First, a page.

Editorial: Fundraising is the right direction for flag reimbursement

American flags adorned San Benito Street as motorcycles ride through downtown July 5 for the Hollister Motorcycle Rally.

On several holidays throughout recent years, the local Boy Scouts have put out those American flags lining San Benito Street in downtown Hollister. It has been a gracious showing of community support and patriotism. It has taught those Scouts the value of service and added another reminder for others to appreciate those who give back.
After 35 of their flags were stolen during the motorcycle rally over the July 4 weekend, a local Boy Scouts chapter asked the city council at a meeting to reimburse the $906 replacement cost and handed officials a receipt for the new flags.
Although Hollister officials are in a tough spot and are not in a place to reimburse the money – because the city didn’t request or sanction the flag displays, and paying the funds would set a troubling precedent – they should encourage a fundraiser drive to pay the amount.
It looks like the city is doing just that, as Mayor Ignacio Velazquez reported Wednesday that Corbin Motorcycle Seats and others are stepping up to pay for the flags.
Reimbursing for the flags would actually break precedent because Hollister council members already have one for these situations. They regularly and routinely deny any claim requests that are filled out on the official form used to ask the city for reimbursements to pay for damages, stolen items, injuries on city properties or any other reasons citizens feel owed. Claims are not only a means to request money, but they also act as the initial step in filing a potential lawsuit against government entities.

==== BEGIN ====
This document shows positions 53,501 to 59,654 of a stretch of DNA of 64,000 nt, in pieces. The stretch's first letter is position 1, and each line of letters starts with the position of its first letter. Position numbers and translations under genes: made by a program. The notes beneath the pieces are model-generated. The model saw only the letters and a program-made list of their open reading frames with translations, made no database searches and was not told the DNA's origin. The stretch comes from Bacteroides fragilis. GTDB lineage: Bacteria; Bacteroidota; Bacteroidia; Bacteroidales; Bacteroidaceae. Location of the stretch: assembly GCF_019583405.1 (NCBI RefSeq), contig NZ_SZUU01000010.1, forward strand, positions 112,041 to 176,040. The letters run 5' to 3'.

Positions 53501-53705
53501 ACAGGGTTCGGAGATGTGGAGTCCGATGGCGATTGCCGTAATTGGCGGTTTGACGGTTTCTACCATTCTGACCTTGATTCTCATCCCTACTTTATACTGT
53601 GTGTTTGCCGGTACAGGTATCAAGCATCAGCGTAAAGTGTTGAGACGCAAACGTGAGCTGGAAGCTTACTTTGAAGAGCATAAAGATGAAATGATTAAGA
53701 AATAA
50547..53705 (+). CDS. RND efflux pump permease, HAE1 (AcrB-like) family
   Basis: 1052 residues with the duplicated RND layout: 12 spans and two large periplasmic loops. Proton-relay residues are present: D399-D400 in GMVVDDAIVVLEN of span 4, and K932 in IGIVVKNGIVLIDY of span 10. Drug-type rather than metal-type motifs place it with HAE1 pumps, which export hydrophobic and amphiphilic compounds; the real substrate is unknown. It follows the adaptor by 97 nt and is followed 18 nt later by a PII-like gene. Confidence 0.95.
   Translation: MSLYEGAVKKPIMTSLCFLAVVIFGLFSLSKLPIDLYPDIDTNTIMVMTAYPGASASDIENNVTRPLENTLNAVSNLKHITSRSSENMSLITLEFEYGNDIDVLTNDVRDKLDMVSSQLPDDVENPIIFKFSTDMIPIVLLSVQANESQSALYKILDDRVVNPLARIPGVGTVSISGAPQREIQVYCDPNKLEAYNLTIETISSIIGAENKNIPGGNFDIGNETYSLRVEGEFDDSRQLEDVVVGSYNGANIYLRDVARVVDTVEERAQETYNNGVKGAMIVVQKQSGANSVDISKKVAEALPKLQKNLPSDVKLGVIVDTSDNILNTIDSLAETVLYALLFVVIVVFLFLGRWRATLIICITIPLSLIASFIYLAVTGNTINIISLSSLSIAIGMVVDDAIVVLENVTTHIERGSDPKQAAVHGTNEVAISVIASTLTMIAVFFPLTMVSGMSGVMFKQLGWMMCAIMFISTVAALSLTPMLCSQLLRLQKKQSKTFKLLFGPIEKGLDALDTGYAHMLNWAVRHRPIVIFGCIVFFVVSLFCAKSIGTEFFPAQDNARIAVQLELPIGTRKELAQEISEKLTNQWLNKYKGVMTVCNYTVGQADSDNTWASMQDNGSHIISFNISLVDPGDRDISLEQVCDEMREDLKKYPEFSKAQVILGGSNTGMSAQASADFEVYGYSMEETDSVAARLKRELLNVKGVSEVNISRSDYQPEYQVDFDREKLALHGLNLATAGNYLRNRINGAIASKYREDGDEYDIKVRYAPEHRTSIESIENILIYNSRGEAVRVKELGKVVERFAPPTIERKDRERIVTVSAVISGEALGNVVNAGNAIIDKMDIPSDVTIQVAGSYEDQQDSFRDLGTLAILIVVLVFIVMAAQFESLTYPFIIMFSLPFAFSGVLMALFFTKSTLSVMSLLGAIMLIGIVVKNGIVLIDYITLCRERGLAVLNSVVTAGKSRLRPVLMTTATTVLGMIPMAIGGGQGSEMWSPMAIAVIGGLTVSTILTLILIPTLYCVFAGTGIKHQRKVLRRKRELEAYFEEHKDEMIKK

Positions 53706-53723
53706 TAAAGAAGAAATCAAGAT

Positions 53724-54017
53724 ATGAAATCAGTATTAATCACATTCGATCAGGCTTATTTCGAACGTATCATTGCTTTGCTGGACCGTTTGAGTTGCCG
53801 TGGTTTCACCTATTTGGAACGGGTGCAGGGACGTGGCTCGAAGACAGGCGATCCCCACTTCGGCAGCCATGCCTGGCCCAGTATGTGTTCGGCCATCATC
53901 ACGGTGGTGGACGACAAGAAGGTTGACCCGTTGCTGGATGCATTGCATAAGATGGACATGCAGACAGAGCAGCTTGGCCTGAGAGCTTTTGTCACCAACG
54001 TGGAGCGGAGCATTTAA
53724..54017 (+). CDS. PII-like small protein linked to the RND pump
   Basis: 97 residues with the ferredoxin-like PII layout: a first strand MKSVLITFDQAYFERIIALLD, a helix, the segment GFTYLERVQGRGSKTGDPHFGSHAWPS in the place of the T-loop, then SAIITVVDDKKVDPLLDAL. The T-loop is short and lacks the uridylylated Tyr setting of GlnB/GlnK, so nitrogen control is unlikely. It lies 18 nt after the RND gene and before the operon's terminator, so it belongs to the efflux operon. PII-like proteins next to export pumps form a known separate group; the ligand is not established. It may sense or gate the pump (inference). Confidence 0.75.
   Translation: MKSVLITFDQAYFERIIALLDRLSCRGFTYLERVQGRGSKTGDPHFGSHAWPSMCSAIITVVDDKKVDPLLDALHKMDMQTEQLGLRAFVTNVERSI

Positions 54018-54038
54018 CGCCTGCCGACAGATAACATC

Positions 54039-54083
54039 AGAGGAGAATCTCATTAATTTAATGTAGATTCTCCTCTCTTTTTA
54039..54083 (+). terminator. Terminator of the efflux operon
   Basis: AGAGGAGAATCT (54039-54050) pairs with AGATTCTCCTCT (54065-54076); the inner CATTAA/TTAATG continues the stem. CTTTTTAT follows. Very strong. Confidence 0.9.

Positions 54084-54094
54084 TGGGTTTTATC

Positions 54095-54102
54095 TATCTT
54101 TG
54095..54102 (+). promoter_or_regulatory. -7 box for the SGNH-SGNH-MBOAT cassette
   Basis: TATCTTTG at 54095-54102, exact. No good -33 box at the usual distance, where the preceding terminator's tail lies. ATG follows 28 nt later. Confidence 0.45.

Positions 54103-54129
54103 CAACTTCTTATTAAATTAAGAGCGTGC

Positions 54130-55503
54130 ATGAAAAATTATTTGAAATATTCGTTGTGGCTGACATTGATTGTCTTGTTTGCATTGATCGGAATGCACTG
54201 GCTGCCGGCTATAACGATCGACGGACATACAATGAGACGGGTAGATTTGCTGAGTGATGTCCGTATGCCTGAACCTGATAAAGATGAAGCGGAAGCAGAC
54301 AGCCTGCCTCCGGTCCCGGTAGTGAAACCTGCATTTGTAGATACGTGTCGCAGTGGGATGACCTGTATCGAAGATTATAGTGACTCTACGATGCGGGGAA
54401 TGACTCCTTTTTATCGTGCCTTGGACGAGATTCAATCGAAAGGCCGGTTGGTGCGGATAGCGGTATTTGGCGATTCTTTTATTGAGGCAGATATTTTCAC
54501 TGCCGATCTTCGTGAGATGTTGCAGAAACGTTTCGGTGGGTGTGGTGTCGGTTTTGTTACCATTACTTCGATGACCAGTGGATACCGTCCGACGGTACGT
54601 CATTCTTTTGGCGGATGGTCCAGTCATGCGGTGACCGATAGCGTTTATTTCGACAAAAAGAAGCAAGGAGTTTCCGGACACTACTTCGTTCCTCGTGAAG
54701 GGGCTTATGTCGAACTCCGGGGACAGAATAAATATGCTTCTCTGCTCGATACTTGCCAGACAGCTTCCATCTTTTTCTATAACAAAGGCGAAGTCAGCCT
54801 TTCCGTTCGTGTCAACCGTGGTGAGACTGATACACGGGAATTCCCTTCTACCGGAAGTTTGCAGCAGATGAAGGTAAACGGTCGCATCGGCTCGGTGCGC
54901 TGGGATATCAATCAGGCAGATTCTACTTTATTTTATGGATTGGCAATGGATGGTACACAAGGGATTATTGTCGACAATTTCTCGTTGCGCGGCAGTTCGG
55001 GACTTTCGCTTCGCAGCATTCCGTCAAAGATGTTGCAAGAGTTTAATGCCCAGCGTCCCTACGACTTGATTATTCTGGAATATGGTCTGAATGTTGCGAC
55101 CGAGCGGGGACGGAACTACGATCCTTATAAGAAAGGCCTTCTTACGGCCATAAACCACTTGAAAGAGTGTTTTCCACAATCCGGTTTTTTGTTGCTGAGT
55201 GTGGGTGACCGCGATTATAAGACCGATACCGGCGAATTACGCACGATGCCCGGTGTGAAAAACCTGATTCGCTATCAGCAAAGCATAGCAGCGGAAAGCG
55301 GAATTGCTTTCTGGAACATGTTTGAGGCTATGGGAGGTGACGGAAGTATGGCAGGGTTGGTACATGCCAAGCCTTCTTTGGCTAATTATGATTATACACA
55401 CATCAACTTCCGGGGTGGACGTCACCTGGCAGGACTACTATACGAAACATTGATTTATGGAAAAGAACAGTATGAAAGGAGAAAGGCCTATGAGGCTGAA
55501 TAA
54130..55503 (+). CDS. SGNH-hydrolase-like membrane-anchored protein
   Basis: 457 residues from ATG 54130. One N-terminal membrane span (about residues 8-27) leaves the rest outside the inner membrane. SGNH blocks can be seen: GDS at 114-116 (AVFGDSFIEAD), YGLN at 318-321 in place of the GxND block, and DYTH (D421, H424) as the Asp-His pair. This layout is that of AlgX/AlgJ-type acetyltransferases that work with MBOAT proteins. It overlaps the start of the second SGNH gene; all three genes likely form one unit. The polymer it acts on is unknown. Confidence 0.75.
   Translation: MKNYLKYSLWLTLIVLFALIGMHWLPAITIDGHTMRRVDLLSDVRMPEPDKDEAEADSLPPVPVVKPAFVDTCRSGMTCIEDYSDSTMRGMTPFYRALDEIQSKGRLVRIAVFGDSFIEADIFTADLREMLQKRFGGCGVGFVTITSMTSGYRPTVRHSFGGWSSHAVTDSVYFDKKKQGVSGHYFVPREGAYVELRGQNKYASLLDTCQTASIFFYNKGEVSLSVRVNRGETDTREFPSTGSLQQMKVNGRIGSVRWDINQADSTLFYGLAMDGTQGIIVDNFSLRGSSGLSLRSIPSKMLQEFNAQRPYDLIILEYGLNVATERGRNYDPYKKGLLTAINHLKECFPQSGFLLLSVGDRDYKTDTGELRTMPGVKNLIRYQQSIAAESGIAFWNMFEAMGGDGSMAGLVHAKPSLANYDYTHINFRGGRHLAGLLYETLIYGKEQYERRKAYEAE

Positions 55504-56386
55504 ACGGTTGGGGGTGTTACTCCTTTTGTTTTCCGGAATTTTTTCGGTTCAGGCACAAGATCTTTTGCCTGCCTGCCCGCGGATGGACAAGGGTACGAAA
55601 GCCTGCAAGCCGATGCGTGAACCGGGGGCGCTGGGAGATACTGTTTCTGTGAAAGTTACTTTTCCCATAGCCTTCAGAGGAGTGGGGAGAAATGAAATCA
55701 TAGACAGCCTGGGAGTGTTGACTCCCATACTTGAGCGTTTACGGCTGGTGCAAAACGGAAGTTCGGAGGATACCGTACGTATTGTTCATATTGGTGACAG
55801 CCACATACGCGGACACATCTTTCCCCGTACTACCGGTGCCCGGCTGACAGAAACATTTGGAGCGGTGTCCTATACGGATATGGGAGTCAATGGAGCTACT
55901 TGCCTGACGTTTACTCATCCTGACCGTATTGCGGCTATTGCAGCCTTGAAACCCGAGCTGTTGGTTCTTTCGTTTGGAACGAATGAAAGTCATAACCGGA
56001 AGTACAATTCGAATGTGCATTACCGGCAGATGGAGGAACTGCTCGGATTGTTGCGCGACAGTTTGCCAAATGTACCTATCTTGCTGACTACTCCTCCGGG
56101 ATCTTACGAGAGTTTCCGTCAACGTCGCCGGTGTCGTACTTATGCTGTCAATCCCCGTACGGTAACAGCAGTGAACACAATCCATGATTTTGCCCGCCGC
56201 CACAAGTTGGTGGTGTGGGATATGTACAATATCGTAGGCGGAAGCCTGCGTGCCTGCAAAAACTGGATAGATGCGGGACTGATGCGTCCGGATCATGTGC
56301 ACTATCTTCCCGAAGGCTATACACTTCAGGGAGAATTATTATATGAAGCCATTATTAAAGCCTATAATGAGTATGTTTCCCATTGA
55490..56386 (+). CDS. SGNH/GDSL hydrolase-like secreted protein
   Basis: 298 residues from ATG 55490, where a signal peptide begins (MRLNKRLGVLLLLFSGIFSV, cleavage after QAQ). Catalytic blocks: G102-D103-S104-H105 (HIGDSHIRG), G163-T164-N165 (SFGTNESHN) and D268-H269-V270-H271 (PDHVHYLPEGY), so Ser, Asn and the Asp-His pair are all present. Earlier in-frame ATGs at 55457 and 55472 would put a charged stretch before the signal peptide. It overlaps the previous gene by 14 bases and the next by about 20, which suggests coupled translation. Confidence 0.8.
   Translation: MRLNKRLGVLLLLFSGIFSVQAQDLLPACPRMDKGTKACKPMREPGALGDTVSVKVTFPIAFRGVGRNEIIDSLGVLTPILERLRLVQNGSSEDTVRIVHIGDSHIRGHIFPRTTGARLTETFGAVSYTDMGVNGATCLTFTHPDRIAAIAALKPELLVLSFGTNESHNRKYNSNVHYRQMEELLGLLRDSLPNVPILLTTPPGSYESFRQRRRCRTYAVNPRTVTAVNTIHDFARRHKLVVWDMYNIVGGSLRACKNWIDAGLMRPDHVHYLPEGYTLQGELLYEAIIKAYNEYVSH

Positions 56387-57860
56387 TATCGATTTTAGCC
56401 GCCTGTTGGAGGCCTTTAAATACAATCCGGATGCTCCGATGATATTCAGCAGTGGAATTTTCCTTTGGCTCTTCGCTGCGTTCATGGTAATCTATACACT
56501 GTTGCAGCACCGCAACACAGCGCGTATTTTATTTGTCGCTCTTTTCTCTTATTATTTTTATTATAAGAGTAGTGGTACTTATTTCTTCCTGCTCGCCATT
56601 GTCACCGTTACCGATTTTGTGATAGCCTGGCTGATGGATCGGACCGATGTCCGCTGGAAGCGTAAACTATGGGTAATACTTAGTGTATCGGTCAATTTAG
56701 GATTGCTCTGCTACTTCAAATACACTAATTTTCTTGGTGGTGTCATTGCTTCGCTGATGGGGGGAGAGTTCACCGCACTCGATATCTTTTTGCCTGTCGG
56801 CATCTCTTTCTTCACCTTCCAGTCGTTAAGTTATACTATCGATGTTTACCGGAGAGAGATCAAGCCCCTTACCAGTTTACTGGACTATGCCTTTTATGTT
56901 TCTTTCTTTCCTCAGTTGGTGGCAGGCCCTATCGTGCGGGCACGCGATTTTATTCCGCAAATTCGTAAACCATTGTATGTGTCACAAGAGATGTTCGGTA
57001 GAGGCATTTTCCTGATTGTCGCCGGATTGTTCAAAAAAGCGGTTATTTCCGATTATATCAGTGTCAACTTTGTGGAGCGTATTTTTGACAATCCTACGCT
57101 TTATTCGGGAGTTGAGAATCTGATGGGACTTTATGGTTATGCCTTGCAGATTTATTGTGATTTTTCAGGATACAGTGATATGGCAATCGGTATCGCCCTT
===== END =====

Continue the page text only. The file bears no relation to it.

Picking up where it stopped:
With the Boy Scouts, they took the more cordial approach and asked nicely in person at the council meeting. But it shouldn’t mean that they get any additional consideration, because then everyone would start showing up at council meetings with their emotion-laced stories pleading for city reimbursements. And that would leave council members in even tighter spots than this one.
Instead, the city and others in the community – perhaps local veterans groups could get involved – can show their support for the Boy Scouts by giving back through their own form of service, fundraising. That way, the city and other appreciative citizens can reciprocate support for those young volunteers who get up early on holidays to remind us all about the value of community service.

Leave your comments